The Difference Between Email and SMS Autoresponders: Part 1
One of the great things about email marketing is the ability to send pre-prepared emails to your list automatically. Everyone who uses email has seen them, even if they don’t realise it. Many common uses are for registration confirmations, order confirmations, and customer support responses (“We got your request and we’ll get back to you soon!”). There is also a whole world of email marketing built around autoresponders. But I’ll get to that later.
While you may be familiar with email autoresponders (especially if you’re in marketing) you may or may not know you can set up a similar function with SMS messaging. In concept, it works the same way. But there are some differences in how they are used which I’ll cover here.
What's the Same?
Both types of autoresponders are triggered by an action taken by the recipient. Usually for email, the person has provided their address to you for some reason. They signed up to get a special offer, your newsletter, or other information. In SMS, autoresponders are usually triggered by a keyword sent to you in a text message. It could be a reply to a message you sent, or it could be an initial text to you from a new person not yet on your list.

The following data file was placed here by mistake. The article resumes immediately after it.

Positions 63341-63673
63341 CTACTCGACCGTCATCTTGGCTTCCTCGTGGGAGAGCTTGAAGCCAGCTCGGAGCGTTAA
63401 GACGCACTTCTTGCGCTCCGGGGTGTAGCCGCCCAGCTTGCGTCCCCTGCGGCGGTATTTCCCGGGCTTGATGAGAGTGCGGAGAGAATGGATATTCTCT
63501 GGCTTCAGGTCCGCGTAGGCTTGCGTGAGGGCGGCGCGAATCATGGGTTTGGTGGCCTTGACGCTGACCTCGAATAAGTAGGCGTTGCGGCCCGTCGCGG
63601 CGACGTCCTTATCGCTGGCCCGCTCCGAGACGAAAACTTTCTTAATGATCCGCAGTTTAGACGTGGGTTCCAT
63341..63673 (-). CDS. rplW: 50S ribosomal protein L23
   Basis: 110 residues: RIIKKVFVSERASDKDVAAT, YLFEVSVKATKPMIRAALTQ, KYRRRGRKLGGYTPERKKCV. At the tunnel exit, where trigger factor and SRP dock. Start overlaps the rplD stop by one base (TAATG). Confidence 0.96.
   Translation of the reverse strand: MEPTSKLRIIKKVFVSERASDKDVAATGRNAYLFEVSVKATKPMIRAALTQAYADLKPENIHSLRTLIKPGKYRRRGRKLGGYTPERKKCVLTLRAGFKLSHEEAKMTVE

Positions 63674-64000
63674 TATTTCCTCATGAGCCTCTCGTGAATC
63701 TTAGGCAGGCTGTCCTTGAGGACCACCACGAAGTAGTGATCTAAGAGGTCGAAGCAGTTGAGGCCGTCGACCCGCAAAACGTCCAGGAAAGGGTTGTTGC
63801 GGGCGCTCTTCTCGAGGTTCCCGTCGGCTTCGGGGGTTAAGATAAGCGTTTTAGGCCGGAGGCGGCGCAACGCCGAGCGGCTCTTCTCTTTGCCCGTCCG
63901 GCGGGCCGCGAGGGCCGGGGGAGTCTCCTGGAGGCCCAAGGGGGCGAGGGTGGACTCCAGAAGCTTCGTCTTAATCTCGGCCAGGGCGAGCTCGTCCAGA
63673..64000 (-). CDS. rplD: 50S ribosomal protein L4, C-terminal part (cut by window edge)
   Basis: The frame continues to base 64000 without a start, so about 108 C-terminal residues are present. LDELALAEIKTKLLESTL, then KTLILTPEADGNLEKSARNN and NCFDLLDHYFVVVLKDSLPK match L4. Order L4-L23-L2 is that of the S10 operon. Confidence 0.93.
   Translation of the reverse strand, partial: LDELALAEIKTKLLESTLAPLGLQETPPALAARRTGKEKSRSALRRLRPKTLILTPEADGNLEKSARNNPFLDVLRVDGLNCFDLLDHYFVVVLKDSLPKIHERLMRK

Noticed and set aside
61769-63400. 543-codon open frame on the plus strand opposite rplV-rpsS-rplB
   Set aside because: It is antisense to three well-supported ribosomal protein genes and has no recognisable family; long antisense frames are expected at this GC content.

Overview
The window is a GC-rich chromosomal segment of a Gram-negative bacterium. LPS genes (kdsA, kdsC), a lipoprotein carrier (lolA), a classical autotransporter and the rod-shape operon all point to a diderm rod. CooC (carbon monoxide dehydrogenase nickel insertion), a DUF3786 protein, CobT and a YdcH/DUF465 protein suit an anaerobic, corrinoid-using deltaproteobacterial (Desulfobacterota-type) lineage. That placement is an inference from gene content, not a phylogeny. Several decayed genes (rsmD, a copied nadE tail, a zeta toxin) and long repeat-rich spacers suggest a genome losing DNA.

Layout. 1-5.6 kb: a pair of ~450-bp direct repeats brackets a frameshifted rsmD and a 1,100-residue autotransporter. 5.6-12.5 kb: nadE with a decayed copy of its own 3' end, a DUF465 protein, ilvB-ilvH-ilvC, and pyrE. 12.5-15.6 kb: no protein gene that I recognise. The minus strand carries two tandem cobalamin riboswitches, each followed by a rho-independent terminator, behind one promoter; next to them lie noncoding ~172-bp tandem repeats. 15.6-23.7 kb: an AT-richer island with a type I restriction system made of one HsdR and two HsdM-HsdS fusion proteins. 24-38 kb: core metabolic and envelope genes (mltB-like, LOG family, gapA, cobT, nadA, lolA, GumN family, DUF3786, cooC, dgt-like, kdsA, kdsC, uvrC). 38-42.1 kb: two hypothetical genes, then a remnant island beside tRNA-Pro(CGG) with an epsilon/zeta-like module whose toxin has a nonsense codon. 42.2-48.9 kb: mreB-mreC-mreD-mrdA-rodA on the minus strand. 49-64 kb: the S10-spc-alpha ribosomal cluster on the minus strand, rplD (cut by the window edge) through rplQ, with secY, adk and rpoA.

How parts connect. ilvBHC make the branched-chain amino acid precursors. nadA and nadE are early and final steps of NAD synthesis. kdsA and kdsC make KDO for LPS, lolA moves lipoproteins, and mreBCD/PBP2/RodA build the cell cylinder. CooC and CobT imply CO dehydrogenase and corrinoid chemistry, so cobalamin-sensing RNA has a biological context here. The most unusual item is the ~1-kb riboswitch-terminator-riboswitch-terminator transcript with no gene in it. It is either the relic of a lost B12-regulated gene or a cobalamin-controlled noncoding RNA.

In both cases, you craft a message that gets sent automatically when the person contacts you. What the message is depends on what the person signed up for or contacted you about.
Here are some examples for both email and SMS autoresponders:
Confirmation messages – These can be for any request such as subscription sign ups, orders, or support requests.
Informational – Content such as tips, purchase related information, or e-courses (sequential content delivered in chunks designed to teach).
Engagement – Asking your subscribers to connect or comment via reply or on social media is another good use of an autoresponder.
If you are familiar with email marketing (as a marketer or as a recipient) you’re probably wondering how you can do some of these via SMS. Well, that gets us to some of the differences. Even though it’s possible to do all of these with SMS, how you do them is, or can be, different.
There are always ways in which SMS marketing can be optimised further. One such way is through personalisation. This may seem like an insurmountable challenge when you are trying to communicate with so many people at the same time. The last thing you want to do is have to send out one message at a time to thousands of numbers. Yet this isn't necessary - in fact, it is more than possible to add several layers of personalisation to your SMS marketing.
Whether you have a VMN or a shortcode, you probably want to use keywords for your SMS marketing. In Part 2 of this series you’ll find out how to pick keywords and what can happen if you don’t follow those general guidelines.
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